Saturday, August 3, 2019

"In Observance of Space Time" - An Original Short By Stuart Warren


 Seems like everyone is doing a video with DeepFake these days: a technology that allows the over laying of a digital face onto a real body. (But of course you know that.) It made me think, “why not a DeepFake for reality?” Once we know the ingredients of the universe, what’s to stop us from baking?


In downtown Santa Barbara, in the Neon District by the train tracks, venture capitalists gather at a coffee stained countertop, cramped with cracked cell phones and money clips. Across from them a haggard grad student in a threadbare T-shirt—once red, now pink, perforated around the neckline—types into a simulator awash in cyberpunk highlights. He’s about to change the world.

It couldn’t be possible, even in Frazetta-scaped science fiction rags, they said. The universe is made of strings, infinitesimal and taught with reality. One needs only to equalize the frequencies, mix spectrums across the dimensions, and you can be an astronaut-ballerina, that puts out fires and has x-ray vision. For one hundred million dollars and change, pocket dimensions fit in your coffee tin, palmed like a silver dollar populated with sentient life.

Anthony sits in his living room, plastered with melting clocks and anorexic giraffes. The Napa valley sun, wet with dew, stabs rays through the crystal endtable. In his hands is the DeepReality™ projector. It’s shivering in 5 dimensional light, and Anthony can’t shake the image of liquefying porn stars from his mind.

Madeline is on her way into the office, lying on a pristine private beach in French Indonesia. On her customized planet, orbiting three suns at the edge of the galaxy she named “M-243”—M for Madeline—she is the majority shareholder of Fabian Micro Technologies. She is experimenting product rollouts there, and in sixteen other dimensions to predict Fall projections. Platinum lily sells better in the Asian markets. Chrome olive didn’t test well in QA due to poor color retention.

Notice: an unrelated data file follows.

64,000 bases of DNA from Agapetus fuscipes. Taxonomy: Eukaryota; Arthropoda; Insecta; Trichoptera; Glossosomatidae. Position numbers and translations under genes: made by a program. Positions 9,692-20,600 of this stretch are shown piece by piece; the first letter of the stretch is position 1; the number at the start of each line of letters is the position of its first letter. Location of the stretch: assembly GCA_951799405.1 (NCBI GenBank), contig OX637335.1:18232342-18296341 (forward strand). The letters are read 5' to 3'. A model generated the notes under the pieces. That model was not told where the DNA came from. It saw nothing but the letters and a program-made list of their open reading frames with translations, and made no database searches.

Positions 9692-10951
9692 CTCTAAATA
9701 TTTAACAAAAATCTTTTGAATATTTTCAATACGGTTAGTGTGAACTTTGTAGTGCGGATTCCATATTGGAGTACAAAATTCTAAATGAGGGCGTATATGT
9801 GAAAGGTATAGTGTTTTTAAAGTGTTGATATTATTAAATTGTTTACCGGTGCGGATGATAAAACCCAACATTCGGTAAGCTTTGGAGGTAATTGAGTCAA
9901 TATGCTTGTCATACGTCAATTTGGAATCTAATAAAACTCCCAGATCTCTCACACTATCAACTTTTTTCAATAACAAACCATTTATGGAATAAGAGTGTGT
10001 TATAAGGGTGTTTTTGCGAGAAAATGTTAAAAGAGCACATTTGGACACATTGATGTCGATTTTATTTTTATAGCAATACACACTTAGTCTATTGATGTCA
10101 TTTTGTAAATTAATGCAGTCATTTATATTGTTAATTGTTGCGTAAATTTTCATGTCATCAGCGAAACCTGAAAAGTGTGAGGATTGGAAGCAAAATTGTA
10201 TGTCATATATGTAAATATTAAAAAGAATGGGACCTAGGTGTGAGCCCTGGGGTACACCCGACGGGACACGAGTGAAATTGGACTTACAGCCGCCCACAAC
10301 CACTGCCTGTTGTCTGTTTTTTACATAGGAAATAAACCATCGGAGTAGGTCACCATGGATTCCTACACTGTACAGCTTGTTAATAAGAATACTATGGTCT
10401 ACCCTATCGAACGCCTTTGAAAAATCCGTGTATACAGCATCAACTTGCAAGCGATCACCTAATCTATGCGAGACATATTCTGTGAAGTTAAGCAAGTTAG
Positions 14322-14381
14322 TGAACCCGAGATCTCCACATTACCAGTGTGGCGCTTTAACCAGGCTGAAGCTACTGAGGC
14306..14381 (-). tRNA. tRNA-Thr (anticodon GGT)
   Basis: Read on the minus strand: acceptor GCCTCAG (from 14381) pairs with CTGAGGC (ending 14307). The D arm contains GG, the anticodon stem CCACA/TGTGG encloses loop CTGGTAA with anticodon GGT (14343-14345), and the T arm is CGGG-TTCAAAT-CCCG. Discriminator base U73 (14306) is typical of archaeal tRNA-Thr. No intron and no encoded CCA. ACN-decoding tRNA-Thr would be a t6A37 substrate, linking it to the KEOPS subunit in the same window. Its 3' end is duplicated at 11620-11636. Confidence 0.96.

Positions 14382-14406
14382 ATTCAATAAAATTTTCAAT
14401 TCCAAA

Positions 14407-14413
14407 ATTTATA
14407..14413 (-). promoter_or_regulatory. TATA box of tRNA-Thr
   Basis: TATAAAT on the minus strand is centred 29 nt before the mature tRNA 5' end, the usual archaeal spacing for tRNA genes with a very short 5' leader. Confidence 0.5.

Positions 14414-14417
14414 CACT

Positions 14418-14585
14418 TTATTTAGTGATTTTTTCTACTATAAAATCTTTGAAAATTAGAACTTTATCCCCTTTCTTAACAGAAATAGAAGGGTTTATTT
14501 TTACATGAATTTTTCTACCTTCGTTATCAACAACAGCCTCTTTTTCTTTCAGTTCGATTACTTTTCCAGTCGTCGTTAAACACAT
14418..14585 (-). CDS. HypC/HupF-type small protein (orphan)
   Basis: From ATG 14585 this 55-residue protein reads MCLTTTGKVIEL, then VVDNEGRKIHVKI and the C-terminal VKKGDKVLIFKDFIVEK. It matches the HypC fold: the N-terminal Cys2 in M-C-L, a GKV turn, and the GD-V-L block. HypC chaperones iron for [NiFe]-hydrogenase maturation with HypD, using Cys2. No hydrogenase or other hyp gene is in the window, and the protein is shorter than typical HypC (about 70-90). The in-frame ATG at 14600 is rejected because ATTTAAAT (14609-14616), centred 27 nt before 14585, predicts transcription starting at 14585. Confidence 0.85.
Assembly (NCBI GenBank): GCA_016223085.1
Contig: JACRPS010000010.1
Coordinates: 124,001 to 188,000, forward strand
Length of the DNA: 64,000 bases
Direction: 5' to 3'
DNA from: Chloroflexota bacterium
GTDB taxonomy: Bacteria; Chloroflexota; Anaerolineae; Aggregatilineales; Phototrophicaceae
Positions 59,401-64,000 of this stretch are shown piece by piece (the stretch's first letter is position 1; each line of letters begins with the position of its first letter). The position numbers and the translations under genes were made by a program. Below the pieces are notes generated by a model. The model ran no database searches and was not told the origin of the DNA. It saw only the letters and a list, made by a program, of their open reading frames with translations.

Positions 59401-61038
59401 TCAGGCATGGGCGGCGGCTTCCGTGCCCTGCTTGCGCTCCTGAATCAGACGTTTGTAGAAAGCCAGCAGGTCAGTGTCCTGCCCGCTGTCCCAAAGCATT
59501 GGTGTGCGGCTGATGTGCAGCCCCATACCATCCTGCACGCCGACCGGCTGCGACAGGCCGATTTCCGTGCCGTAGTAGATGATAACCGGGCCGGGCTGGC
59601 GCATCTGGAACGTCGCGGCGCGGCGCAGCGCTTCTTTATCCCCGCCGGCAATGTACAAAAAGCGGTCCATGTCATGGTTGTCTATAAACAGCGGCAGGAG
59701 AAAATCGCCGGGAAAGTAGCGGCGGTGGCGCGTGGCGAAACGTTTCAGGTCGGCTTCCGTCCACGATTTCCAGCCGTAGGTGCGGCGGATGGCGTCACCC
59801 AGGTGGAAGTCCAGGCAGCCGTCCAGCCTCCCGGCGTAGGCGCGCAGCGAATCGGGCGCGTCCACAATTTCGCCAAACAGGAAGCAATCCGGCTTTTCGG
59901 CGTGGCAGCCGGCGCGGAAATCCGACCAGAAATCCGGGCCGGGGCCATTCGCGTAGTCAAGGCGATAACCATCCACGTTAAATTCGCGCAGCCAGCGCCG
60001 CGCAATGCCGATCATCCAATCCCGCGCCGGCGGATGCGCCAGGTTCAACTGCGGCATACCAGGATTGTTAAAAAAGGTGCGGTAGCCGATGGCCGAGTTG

Thugnanimous is at a golf resort with his menagerie of publicists and promoters. In the hotel sitting room, a pound of cocaine is being haggled over. Out on the impossible green—an emerald island outside of Phoenix—his girlfriend is training for the US Women’s Open. Far away from his lawn chair perched on the deck, he is a child, running across a beach with his father (who stayed) and his brother (who wasn’t killed in a drive by shooting when he was 3 years old). Afterward, they are going to get ice cream in Cardiff, and then drive back to Carlsbad.

Despite the personal testimonials by tech moguls and pharmaceutical companies, the premier success of DeepReality™, as reported by the New York Times, is the testbed of constitutional reboots and experimental politics. “Despots, 39% of the time, avert ecological catastrophe by implementing climate change policies at the onset of the industrial revolution, whereas democratic socialists have a mean of 85 years before open hostilities between constitution adopters and anarchists erupt into full-scale genocide. ‘DeepReality™ succeeds where all speculative fiction and philosophy fails,’ said the company founder, Horus Cort. ‘It’s the ultimate thought experiment, the wet dream of R and D firms everywhere…’ When asked about the controversy over the sentience and preservation of life within these fabricated dimensions, representatives for Cort declined to comment.”

There is no actual way to escape into the facsimile realms, according to experts hired by the DeepReality™ Board of Directors. Despite the advancement of aggressive bacterial strains, overpopulation, and radioactive contamination, “We are here to stay. This is our world to fix, not to escape and do it all over again.” Outside the DeepReality campus protesters wear lead lined ponchos and pound the gates ineffectually. Horus’s son is escorted by military contractors to and from school. Melanie Cort is putting flowers on her parent’s grave at Hollywood Forever. Within minutes they shrivel and boil like salted snails. She is thinking about her husband, and his dirty secret.